MSNBC President Phil Griffin was asked who he would hire if he could choose whoever his heart desires, and the man his heart desires most is Fox News' Shepard Smith.
"Is there an on-air personality on another network that you would like to have?" The Hollywood Reporter's Marisa Guthrie asked. "I don't know if I should say this," Griffin began, knowing the controversy that choosing someone from the right's favorite cable news channel might create. "Shep Smith. I just like his way. I like everything about him."
Surprising, right? Not really. The President of MSNBC saying he would love to poach a career Fox News guy seems preposterous on paper. But Shep has long been the one of the left's favorites on the "fair and balanced" network. He won left-y fans in May when he openly praised Obama's gay marriage endorsement and said the GOP was "sitting very firmly, without much question, on the wrong side of history on it."
The New York Times' profiled Smith in 2009 focusing on how he is, as one quote in the story puts it, "the only one at Fox who takes the ‘fair and balanced’ thing seriously."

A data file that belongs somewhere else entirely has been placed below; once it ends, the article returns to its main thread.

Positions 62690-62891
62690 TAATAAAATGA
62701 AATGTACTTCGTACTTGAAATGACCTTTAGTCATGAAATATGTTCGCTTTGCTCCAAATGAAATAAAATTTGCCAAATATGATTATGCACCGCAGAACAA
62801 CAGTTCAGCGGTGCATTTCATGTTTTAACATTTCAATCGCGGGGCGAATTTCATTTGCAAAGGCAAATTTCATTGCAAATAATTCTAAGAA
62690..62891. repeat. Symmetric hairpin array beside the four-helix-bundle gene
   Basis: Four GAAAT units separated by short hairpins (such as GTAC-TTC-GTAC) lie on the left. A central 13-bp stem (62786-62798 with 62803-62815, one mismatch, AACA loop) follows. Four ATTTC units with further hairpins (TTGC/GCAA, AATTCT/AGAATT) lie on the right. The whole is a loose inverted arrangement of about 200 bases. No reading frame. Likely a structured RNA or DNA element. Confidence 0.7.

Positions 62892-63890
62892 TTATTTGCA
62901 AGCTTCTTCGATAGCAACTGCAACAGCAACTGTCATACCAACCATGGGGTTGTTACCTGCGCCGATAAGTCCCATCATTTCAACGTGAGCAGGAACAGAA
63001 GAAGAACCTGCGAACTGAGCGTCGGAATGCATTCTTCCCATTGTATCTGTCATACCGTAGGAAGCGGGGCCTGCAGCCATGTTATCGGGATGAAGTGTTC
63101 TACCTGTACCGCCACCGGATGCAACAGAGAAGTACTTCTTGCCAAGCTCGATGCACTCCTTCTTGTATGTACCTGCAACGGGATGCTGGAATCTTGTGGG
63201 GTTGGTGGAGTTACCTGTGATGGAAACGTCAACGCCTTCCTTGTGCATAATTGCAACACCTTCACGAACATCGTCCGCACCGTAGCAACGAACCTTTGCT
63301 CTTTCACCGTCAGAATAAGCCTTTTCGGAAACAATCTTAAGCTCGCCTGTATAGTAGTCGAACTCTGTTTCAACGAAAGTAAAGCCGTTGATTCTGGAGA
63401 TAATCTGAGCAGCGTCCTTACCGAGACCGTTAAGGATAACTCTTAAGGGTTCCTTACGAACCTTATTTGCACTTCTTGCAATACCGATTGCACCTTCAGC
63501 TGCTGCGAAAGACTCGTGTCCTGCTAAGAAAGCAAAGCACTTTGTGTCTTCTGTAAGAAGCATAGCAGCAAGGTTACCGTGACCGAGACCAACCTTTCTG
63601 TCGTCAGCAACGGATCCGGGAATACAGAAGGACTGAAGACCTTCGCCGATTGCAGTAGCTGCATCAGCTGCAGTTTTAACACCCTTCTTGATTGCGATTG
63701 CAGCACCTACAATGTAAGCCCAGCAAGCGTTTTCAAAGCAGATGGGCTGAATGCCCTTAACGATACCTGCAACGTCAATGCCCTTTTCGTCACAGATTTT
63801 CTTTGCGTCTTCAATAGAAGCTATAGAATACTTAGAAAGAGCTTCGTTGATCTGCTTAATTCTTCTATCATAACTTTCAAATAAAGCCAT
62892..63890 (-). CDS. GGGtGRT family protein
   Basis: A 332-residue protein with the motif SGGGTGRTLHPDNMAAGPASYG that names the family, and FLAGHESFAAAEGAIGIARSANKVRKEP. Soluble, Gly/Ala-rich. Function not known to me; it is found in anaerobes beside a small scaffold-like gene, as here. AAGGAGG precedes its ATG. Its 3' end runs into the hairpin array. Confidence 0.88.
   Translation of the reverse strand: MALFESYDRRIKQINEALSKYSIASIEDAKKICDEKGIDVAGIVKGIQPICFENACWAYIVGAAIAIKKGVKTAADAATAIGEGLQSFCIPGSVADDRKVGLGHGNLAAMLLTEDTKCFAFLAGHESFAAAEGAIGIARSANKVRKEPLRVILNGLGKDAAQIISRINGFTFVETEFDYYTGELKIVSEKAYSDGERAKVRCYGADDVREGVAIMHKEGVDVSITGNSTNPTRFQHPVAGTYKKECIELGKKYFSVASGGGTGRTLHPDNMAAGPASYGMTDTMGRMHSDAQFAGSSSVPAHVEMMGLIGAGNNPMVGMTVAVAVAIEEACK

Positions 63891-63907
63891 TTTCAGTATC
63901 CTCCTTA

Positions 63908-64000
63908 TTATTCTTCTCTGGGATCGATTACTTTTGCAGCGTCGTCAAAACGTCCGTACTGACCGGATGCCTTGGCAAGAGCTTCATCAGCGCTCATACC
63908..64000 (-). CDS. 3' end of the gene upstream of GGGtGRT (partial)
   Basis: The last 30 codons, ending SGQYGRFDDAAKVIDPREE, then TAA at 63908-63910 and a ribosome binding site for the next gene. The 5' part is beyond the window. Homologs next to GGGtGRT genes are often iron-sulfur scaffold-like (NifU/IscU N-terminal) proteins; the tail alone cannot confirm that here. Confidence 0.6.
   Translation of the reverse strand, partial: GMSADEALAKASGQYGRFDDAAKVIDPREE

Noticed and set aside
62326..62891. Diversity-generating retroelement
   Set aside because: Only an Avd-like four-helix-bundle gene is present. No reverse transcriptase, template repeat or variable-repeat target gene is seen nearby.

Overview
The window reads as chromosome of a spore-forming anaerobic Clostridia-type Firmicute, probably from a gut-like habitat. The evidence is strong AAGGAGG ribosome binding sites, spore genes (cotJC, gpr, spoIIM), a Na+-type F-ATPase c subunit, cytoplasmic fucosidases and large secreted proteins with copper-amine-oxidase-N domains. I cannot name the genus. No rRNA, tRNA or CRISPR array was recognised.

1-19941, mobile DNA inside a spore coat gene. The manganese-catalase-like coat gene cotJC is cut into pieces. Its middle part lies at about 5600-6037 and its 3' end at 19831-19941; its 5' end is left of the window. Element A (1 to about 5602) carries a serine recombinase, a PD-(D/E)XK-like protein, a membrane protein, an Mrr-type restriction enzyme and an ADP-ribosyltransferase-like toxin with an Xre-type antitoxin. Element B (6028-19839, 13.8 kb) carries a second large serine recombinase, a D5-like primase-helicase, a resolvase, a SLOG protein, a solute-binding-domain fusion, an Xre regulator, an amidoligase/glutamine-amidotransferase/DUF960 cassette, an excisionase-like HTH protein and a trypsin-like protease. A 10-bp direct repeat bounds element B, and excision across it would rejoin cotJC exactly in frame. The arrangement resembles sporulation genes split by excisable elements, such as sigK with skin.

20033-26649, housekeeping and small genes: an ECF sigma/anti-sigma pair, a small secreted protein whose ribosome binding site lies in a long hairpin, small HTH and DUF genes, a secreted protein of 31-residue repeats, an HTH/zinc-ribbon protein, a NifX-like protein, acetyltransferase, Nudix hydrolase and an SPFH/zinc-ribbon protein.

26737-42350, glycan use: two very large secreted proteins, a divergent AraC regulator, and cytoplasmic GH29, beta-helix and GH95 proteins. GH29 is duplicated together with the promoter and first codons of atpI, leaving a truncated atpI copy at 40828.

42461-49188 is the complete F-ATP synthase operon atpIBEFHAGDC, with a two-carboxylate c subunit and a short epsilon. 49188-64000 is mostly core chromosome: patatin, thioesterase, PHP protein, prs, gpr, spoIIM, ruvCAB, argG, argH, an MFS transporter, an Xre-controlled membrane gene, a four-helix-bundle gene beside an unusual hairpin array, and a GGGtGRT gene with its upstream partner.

So why do some Fox viewers believe he does not belong? Maybe because Mr. Smith has established a record that seems antithetical to the image Fox has earned as a purveyor of conservative orthodoxy. The channel has become the “voice of the opposition on some issues,” according to Bill Shine, Fox’s senior vice president for programming.
On the opposite side of the spectrum, the right sometimes doesn't love Shep the way they love the rest of the motley crew at Fox News. This Red State editorial from May didn't mince words when it comes to Smiths' supposed left leanings:
I don’t have a problem with a liberal-leftist on Fox TV. But I object to their claim that “news anchor” Shepard Smith is a “fair and balanced” reporter. Time and again he editorializes in favor of the liberal left position – whether it is as an advocate of their views or in attacking the conservative position.
Shepard Smith uses sarcasm and opinion sneakily camouflaged as fact to constantly denigrate the conservative position as if he is reporting facts. All the while pretending to be reporting the news “fair and balanced.”
Shep, now you know who to call if you ever happen to find yourself out of a job.
UPDATE: Politico's Dylan Byers found Shep Smith roaming around Denver in preparation for tonight's debate and told him about Griffin's glowing endorsement. "I've got a job," Smith said.
This article is from the archive of our partner The Wire.
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